Finalist, 2016 Miller Williams Poetry Prize
The poems in See You Soon explore the limits of metaphor and language as their voices speak from the beauty and strangeness of daily experience, testing how we make sense of ourselves to ourselves and to one another. There is love in these poems, there is failure and absurdity. The characters, in their various situations and guises, find themselves outside of time, space, and identity—at sunset, in an airport, outside a hookah lounge, as a birthday party clown, after a flood. Its message is the invitation of the title. See You Soon is a statement of the complexity of our mutual direction in time, of camaraderie along the way.
Laura McKee was born in California and grew up in Oregon and Utah. She holds an MFA from the University of Washington. In 2009, her book Uttermost Paradise Place was selected by Claudia Keelan for the Honickman First Book prize. She lives in Seattle, Washington.
“Delightfully unpredictable poems full of fresh turns and local surprises in which irony and smarts blend agreeably with credible feeling.”
“Laura McKee’s poems, ‘like a difficult subject,’ stand at the border of language and explore an exhilarating psychic and emotional landscape. Intelligent, funny, and philosophical, these poems dazzle, unsettle, and leave us feeling ‘not quite of this world.’”
—Jennifer Moss, author of Beast, to Be Your Friend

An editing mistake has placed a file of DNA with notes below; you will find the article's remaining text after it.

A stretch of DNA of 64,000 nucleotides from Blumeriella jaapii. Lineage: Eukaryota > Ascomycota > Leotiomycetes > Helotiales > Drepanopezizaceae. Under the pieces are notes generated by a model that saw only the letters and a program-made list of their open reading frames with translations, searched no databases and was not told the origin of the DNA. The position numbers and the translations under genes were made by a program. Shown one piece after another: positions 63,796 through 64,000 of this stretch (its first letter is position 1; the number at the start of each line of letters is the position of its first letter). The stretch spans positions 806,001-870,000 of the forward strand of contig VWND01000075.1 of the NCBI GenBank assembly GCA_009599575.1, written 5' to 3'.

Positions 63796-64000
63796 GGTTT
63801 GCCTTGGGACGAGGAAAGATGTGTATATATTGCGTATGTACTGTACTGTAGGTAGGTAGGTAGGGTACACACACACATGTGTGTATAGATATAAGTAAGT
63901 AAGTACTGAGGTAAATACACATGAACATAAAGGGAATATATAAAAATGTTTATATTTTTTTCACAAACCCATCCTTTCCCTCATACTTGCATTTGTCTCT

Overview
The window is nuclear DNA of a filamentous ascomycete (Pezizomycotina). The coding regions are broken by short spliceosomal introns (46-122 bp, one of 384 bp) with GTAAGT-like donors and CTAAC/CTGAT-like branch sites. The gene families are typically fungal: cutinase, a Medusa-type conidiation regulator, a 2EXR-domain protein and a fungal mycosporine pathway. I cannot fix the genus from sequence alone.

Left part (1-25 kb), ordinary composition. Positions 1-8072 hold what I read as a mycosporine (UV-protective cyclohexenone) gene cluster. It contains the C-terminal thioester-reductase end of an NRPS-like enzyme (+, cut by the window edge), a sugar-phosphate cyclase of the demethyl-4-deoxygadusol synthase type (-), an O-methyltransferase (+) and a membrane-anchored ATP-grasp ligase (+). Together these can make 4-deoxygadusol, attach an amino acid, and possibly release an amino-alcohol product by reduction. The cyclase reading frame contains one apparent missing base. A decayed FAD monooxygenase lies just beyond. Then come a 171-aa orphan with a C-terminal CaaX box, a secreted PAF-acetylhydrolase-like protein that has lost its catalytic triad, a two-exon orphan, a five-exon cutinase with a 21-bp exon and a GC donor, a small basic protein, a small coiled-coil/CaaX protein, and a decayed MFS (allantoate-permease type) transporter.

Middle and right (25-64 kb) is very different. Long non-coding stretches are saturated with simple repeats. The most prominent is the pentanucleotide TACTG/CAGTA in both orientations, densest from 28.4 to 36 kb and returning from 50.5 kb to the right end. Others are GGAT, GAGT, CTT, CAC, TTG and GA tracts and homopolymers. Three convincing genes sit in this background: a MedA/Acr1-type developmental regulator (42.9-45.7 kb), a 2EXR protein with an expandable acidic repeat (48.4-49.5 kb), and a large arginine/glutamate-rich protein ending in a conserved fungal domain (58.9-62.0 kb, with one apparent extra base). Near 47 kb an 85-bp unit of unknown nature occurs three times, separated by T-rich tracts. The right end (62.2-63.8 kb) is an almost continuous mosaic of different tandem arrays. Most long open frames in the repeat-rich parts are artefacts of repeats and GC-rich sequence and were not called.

“There is a strange sense of bounty in this book, the recognition that one could not have delineated such luminous dimensions of experience without engaging in the process of querying consciousness itself. ‘What other animal is so beside itself?’ these poems ask. What other poet besides Laura McKee is so filled with humility, humor, and wry, authentic insight in the process?”
—Suzanne Bottelli, author of The Feltville Formation
“‘This is a basic world / we are unfolding,’ Laura McKee writes in the opening poem of See You Soon, and it is in her skillful hands that the world shifts, dreamlike, re-creating itself page after page, each poem a delight of thought and movement. To discover McKee’s poetry is to learn the habits and calls of a new species, to be entranced by the way it walks and preens: ‘You barely know where you are / going as you creep back out to sea fixed up in my beautiful language.’ See You Soon is a lovely journey.”
—Erin Malone, author of Hover